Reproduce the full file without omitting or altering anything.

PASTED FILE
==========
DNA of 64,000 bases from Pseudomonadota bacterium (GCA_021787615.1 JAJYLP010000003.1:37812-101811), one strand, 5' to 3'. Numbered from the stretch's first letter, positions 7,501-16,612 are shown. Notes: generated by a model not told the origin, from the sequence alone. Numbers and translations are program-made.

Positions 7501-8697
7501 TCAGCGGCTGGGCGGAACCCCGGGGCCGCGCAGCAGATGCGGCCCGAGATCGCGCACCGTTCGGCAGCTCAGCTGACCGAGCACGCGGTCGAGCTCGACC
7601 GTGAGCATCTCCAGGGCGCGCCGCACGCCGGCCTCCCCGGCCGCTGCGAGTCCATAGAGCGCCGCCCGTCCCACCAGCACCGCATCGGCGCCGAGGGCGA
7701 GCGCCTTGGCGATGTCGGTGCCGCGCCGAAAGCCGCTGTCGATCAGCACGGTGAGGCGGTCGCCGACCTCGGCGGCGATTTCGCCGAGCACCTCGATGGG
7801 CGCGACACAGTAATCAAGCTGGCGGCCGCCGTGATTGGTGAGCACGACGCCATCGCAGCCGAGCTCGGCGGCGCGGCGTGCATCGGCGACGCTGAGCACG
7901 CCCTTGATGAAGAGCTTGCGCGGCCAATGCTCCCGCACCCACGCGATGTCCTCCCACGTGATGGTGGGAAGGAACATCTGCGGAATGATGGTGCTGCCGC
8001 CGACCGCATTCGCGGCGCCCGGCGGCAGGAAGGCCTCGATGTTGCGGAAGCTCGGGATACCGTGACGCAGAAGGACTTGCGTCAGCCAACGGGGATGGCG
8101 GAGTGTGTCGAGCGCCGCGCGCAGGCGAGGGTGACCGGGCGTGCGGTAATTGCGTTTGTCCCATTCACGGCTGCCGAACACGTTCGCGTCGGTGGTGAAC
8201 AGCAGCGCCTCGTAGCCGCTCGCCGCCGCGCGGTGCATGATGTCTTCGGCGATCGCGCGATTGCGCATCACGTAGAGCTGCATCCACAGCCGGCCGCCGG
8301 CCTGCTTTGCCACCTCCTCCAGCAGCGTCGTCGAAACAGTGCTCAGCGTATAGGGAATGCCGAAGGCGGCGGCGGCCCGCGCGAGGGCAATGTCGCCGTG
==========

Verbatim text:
DNA of 64,000 bases from Pseudomonadota bacterium (GCA_021787615.1 JAJYLP010000003.1:37812-101811), one strand, 5' to 3'. Numbered from the stretch's first letter, positions 7,501-16,612 are shown. Notes: generated by a model not told the origin, from the sequence alone. Numbers and translations are program-made.

Positions 7501-8697
7501 TCAGCGGCTGGGCGGAACCCCGGGGCCGCGCAGCAGATGCGGCCCGAGATCGCGCACCGTTCGGCAGCTCAGCTGACCGAGCACGCGGTCGAGCTCGACC
7601 GTGAGCATCTCCAGGGCGCGCCGCACGCCGGCCTCCCCGGCCGCTGCGAGTCCATAGAGCGCCGCCCGTCCCACCAGCACCGCATCGGCGCCGAGGGCGA
7701 GCGCCTTGGCGATGTCGGTGCCGCGCCGAAAGCCGCTGTCGATCAGCACGGTGAGGCGGTCGCCGACCTCGGCGGCGATTTCGCCGAGCACCTCGATGGG
7801 CGCGACACAGTAATCAAGCTGGCGGCCGCCGTGATTGGTGAGCACGACGCCATCGCAGCCGAGCTCGGCGGCGCGGCGTGCATCGGCGACGCTGAGCACG
7901 CCCTTGATGAAGAGCTTGCGCGGCCAATGCTCCCGCACCCACGCGATGTCCTCCCACGTGATGGTGGGAAGGAACATCTGCGGAATGATGGTGCTGCCGC
8001 CGACCGCATTCGCGGCGCCCGGCGGCAGGAAGGCCTCGATGTTGCGGAAGCTCGGGATACCGTGACGCAGAAGGACTTGCGTCAGCCAACGGGGATGGCG
8101 GAGTGTGTCGAGCGCCGCGCGCAGGCGAGGGTGACCGGGCGTGCGGTAATTGCGTTTGTCCCATTCACGGCTGCCGAACACGTTCGCGTCGGTGGTGAAC
8201 AGCAGCGCCTCGTAGCCGCTCGCCGCCGCGCGGTGCATGATGTCTTCGGCGATCGCGCGATTGCGCATCACGTAGAGCTGCATCCACAGCCGGCCGCCGG
8301 CCTGCTTTGCCACCTCCTCCAGCAGCGTCGTCGAAACAGTGCTCAGCGTATAGGGAATGCCGAAGGCGGCGGCGGCCCGCGCGAGGGCAATGTCGCCGTG